Third, when the bill was promoted the procedures for Low Income Low Asset debtors were not prioritised in the presentation to the Parliament – this was a bill about entrepreneurship. Scotland’s business culture required encouragement for risk-takers. And one year discharge period was the answer. This was, of course, cobblers. Worldwide the principal users of bankruptcy processes are those hit by consumer indebtedness. This confirms that. But why did the then government not stress this during the parliamentary process?
Whether the new one year discharge period – and the encouragement to have sequestration – is a good thing or bad thing is a matter of personal preference. Sequestration can offer an escape to those snarled up in the worst of debt – but at the price of losing their assets (excluding various essentials), the potential that income will be sliced to repay creditors, and potential problems in raising credit in future. Making the process easier may discourage those tempted to rely on loan sharks and others. But, if that was the real objective why did the Parliament not say so? Because the whole low income low asset regime was an afterthought – present in sketchy form when the bill was in Parliament but still being consulted on while progressing through Parliament (and not inalised until march this year) fourteen months after enactment.
If this had been the real focus (as now seems to be the spin on the legislation judging by the press release today) then the legislation could have been drafted differently, and matters hidden away in statutory instruments put in the principal statute. That though is not how modern legislation is prepared. Law-making by government proclamation is undesirable as it means proper scrutiny is not there. Given the paucity of SNP legislation to date we don’t know how they act – but given that we’re still waiting for consultation papers on some topics where legislation was promised in the autumn one can only assume a similar contempt for parliament and the srcutiny of the parliamentary process remains endemic in government.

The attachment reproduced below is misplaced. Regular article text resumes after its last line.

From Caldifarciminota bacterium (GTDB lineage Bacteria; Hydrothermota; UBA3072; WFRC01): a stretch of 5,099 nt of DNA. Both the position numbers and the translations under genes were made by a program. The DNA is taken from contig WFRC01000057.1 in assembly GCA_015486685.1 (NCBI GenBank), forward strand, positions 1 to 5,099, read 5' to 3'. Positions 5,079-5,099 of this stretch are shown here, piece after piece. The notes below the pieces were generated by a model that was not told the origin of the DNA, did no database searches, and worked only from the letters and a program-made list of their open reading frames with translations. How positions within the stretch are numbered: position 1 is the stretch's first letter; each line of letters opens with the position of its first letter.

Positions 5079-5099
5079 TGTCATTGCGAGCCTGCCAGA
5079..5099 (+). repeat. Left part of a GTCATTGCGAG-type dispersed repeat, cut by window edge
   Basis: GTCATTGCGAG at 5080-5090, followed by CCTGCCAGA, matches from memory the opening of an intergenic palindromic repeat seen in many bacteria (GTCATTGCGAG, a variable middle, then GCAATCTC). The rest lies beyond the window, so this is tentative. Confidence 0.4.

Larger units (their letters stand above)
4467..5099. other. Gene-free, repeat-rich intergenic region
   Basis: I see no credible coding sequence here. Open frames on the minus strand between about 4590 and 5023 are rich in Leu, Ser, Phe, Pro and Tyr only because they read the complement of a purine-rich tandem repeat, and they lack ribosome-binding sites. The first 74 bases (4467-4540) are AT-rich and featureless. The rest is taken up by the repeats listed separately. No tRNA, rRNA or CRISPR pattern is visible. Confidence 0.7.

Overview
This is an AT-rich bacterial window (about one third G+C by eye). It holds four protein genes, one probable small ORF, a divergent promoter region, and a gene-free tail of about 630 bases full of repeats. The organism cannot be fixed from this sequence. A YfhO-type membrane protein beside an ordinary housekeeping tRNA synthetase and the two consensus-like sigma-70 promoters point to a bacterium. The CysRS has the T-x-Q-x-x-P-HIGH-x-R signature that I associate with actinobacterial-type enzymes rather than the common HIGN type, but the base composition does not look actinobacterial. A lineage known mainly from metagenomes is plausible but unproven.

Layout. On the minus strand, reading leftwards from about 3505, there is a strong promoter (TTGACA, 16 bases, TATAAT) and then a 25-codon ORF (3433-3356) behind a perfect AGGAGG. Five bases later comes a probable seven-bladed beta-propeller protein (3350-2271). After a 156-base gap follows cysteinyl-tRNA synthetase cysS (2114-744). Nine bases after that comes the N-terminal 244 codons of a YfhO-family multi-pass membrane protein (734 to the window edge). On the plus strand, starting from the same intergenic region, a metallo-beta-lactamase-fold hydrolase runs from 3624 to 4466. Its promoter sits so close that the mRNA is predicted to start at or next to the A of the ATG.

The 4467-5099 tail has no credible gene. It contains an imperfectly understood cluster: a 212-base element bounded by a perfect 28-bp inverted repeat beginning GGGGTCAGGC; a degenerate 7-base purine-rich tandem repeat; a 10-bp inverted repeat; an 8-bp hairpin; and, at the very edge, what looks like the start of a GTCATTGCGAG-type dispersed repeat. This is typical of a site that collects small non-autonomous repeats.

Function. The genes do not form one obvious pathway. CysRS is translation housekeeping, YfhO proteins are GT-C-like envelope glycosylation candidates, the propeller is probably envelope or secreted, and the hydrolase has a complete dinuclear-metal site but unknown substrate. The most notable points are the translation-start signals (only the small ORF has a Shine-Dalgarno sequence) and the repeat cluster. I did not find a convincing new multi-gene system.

Anyway, back to the figures. If we look at the equivalent quarter two years ago we have gone from 3,111 personal insolvencies to 4.735 personal insolvencies in the two years since the Bankruptcy Bill was introduced. And now sequestrations (with the new one year discharge period) form the majority of the insolvency figures, where previously the informal protected trust deed procedure comprised around 60% of insolvencies.
And these figures have gone up before the worst of the credit crunch has kicked in (in order to have an impact on unpaid debts reaching a stage that they end up with court processes). More will follow – and again, whether this is a good or bad thing is a matter of personal preference – but should really have been presented to the Parliament in a manner that allowed proper consideration of the consequences at the time.
And while the number of insolvencies in Scotland will keep increasing rest assured that within the next year and a half the litigation will follow.